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vagabonds3 "Travel is fatal to prejudice, bigotry and narrow mindedness." Mark Twain

Of Wooden Houses, Wooden Churches and Cold Feet

SLOVAKIA | Monday, 11 May 2015 | Views [279]



NOT EVEN THE COLD RAIN DETERRED CONNIE.  It’s May, the village of Vlkolinec beckons and, by god, she is going to wear shorts and Tevas.  This once, at least, bull-headedness trumps common sense.


   It's May, after all!

Vikolinec is just a few kilometers from — and 2000 feet above — Ruzomberok, where we spent the night.  It grew from four peasant buildings in the mid-15th Century to forty-five in 1885, many of which still stand today.  They are wooden homes, as befit peasants who worked the land.  But no bare logs, these.  Many of the houses have been plastered and all are painted in paint-box pastels that brightened the dreary day.  

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  Pastels                                              A peek inside

The wooden church at Kezmarok wasn’t at all what we expected.  I think we even drove past it without noticing, semi-engrossed in the well preserved town.  Our eyes were peeled for wood, not white stucco.  The wooden roof is the only indication that this church was, indeed, our quarry.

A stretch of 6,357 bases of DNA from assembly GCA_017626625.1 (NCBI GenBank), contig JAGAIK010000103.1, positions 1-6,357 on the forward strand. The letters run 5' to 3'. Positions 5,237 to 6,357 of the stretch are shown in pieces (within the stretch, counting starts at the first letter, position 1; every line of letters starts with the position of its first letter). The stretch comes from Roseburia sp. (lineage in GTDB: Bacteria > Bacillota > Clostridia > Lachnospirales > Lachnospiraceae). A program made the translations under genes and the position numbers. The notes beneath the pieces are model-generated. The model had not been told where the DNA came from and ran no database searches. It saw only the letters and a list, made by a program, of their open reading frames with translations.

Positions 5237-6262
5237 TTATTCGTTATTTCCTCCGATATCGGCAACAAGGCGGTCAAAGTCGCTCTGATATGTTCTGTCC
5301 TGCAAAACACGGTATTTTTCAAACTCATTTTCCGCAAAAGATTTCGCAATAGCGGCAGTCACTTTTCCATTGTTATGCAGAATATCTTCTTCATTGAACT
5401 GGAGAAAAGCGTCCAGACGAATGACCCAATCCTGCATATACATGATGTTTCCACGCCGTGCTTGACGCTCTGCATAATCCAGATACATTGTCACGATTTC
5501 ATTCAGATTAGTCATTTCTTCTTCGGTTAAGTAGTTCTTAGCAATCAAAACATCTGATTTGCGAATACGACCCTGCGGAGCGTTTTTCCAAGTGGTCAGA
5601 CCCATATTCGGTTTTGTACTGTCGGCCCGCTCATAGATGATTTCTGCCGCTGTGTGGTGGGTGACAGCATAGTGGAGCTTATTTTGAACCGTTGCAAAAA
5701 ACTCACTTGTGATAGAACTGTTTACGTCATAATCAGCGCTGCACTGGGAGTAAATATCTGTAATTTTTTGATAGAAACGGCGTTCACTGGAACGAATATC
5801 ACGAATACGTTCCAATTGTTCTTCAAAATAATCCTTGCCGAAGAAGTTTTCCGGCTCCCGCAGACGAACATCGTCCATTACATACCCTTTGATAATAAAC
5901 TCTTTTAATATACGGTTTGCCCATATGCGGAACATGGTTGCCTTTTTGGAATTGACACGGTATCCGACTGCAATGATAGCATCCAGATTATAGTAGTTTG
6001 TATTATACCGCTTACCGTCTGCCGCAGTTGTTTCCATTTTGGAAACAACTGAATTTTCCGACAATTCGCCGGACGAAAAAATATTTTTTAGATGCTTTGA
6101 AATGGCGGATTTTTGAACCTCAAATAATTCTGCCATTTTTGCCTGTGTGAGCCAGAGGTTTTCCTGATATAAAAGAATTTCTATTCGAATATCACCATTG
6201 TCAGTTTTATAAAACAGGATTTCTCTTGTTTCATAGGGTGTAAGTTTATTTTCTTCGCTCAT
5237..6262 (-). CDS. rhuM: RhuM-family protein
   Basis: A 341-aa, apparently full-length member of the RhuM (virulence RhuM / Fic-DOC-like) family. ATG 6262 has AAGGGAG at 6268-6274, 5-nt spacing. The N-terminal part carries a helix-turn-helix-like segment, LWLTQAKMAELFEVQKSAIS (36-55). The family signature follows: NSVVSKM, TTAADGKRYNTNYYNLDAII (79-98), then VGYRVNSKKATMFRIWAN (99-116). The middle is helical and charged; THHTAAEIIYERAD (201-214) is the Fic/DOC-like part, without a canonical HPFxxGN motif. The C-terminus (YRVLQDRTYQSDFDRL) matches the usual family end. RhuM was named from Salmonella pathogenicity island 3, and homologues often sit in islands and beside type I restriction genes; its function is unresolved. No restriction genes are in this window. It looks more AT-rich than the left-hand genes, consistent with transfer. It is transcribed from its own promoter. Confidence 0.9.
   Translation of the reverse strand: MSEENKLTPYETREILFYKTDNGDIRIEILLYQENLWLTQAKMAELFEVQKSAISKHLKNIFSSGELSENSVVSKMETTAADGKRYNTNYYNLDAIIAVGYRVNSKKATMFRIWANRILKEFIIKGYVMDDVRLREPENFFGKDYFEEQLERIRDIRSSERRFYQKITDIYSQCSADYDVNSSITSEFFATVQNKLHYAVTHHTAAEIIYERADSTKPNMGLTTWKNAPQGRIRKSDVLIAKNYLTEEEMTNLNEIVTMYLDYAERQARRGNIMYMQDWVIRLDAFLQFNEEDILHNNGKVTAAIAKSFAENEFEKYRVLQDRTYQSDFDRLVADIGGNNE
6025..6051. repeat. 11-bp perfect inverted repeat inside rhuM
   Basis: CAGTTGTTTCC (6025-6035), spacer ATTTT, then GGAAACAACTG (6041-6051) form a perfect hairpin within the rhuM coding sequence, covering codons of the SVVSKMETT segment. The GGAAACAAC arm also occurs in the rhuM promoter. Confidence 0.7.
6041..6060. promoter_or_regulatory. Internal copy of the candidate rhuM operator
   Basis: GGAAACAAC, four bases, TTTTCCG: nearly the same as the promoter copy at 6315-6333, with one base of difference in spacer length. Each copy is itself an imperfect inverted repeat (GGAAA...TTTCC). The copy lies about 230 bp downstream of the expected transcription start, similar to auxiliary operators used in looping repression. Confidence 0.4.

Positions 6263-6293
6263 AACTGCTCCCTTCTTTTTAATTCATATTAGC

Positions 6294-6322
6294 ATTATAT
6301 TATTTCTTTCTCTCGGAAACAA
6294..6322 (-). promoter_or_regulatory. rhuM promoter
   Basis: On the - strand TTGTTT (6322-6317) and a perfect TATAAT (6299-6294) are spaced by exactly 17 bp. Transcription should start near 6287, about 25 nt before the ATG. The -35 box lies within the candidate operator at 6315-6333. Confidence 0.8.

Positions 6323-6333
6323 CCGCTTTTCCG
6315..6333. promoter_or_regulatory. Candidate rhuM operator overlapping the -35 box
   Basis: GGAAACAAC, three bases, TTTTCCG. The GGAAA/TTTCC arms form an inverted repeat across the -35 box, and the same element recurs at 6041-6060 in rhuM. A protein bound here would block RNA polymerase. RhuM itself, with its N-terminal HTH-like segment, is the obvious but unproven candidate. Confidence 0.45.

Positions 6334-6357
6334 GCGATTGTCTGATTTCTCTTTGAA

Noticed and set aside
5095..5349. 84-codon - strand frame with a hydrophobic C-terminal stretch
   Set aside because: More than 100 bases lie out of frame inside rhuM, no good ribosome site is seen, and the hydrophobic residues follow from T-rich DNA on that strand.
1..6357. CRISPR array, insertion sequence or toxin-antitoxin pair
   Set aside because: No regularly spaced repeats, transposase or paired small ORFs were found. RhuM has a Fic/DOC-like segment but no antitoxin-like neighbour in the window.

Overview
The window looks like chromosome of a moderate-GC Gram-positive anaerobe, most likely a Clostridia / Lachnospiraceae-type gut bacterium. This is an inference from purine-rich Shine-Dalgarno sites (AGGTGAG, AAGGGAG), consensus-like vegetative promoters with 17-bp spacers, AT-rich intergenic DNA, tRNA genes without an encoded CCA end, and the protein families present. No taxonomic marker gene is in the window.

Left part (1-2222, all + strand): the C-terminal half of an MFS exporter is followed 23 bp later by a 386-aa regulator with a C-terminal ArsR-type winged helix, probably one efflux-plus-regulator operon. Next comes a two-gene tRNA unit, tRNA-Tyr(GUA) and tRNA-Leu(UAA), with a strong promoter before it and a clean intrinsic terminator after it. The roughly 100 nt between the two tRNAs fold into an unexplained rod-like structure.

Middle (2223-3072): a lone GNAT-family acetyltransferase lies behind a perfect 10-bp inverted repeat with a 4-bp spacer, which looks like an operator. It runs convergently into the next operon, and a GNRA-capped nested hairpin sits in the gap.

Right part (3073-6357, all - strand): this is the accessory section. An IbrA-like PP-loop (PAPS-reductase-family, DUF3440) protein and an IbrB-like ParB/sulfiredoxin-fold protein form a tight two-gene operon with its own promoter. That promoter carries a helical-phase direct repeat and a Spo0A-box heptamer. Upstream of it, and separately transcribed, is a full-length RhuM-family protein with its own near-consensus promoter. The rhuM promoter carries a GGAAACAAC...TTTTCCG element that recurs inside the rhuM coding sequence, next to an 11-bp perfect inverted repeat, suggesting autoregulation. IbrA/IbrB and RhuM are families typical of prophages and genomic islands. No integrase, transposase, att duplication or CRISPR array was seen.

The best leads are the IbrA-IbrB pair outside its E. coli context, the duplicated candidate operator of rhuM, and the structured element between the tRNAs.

It's really wooden, honest

While Slovakia has a lot of beautiful countryside, there isn’t really any great draw for western tourists.  Once here, however, you can find enough to keep you busy, especially if you seek out the World Heritage sites.  Wooden churches, walled cities, hilltop castles and carved altar pieces abound if you make the effort to find them.  

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  Ladomirova Wooden Church                Bodruzal Wooden Church


     Spissky Hrad — better from a distance

The Rick Steve’s guidebook recommends visiting the medieval town of Levoca and the famous carved altarpiece in St. Jacob’s church.  Unfortunately the altarpiece is out for restoration and, frankly, there isn’t much else to see in town.  But Levoca made a good base for exploring the wooden churches all the way to the east towards the Polish and Ukrainian borders.  And for our money, the medieval city of Bardejov was much more interesting than Levoca.




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John and Connie, Sheikh Zayad Grand Mosque, Abu Dhabi

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